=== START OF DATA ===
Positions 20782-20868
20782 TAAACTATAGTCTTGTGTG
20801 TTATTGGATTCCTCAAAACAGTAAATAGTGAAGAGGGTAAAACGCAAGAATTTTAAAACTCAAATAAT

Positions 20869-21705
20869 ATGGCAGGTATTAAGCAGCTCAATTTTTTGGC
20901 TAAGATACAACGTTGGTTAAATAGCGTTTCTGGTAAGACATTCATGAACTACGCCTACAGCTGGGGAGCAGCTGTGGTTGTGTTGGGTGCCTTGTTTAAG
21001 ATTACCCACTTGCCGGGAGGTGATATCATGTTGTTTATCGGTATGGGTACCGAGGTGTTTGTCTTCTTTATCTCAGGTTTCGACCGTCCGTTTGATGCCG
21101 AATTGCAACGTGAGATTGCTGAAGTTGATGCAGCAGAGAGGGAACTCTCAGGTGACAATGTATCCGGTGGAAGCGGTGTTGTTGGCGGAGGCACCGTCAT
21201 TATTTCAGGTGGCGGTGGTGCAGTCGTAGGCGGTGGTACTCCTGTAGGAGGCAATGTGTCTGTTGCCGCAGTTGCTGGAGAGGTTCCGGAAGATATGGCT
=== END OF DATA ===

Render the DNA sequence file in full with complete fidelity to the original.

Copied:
Positions 20782-20868
20782 TAAACTATAGTCTTGTGTG
20801 TTATTGGATTCCTCAAAACAGTAAATAGTGAAGAGGGTAAAACGCAAGAATTTTAAAACTCAAATAAT

Positions 20869-21705
20869 ATGGCAGGTATTAAGCAGCTCAATTTTTTGGC
20901 TAAGATACAACGTTGGTTAAATAGCGTTTCTGGTAAGACATTCATGAACTACGCCTACAGCTGGGGAGCAGCTGTGGTTGTGTTGGGTGCCTTGTTTAAG
21001 ATTACCCACTTGCCGGGAGGTGATATCATGTTGTTTATCGGTATGGGTACCGAGGTGTTTGTCTTCTTTATCTCAGGTTTCGACCGTCCGTTTGATGCCG
21101 AATTGCAACGTGAGATTGCTGAAGTTGATGCAGCAGAGAGGGAACTCTCAGGTGACAATGTATCCGGTGGAAGCGGTGTTGTTGGCGGAGGCACCGTCAT
21201 TATTTCAGGTGGCGGTGGTGCAGTCGTAGGCGGTGGTACTCCTGTAGGAGGCAATGTGTCTGTTGCCGCAGTTGCTGGAGAGGTTCCGGAAGATATGGCT